Was Squanto Catholic? What we know about this hero of the first Thanksgiving

Was Squanto Catholic? What we know about this hero of the first Thanksgiving

Damien Costello, a Catholic historian and theologian, told CNA that the historical record portrays “a very skillful agent” in Tisquantum who was able to change his situation and engage with European culture. He was able to find employment as a translator in England and later convinced a wealthy financier to fund an expedition back to his homeland. 
When Tisquantum finally made it back to where his tribe lived in present-day Massachusetts, his life took a tragic turn. He discovered that his entire tribe, while he was in Europe, had been wiped out by disease — he was the sole survivor.  
The Pilgrims arrived in New England in 1620. They were far from the first Europeans to set foot on those shores — this was many years after Jesuit missionaries had started missionary activity in the area but hadn’t settled. When the Pilgrims arrived in what had once been Patuxet territory, the empty land made a good place to settle. Tisquantum, no doubt mourning the loss of his people, was nevertheless able to deftly reinvent himself as an intermediary between the Pilgrims and Native leaders. 
In March 1621, the chief of the Wampanoag confederation, Massasoit, went to meet with the Pilgrims and brought Tisquantum along to translate. After negotiations fell apart, Tisquantum stayed with the Pilgrims and helped to facilitate what we now know as the first Thanksgiving — a meal between the Pilgrims and the Natives of the area. Tisquantum died the next year, in 1622.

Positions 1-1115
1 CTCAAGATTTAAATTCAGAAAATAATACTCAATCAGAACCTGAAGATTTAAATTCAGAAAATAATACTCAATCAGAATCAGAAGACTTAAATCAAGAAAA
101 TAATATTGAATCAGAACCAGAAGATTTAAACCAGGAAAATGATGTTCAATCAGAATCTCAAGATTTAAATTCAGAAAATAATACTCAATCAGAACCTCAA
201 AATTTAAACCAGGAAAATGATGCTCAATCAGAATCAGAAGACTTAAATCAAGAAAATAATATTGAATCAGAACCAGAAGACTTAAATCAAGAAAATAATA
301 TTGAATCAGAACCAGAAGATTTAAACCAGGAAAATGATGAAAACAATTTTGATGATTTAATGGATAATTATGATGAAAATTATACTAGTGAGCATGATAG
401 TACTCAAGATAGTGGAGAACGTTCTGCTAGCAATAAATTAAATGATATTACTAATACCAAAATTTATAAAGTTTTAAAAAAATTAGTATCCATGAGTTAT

So, was Tisquantum a Catholic? Costello says it is likely he was baptized and thus, theologically, he was indeed a Catholic. Native American culture was very spiritual, and Costello said he doesn’t think it unlikely that Tisquantum saw his baptism as a positive spiritual experience. 
“Catholicism was a crucial ingredient in Squanto’s resiliency, the regenerative principle that gave spiritual power to sustain the disjunction of being a global citizen in a world forever turned upside down,” Costello later wrote in an article for U.S. Catholic. 

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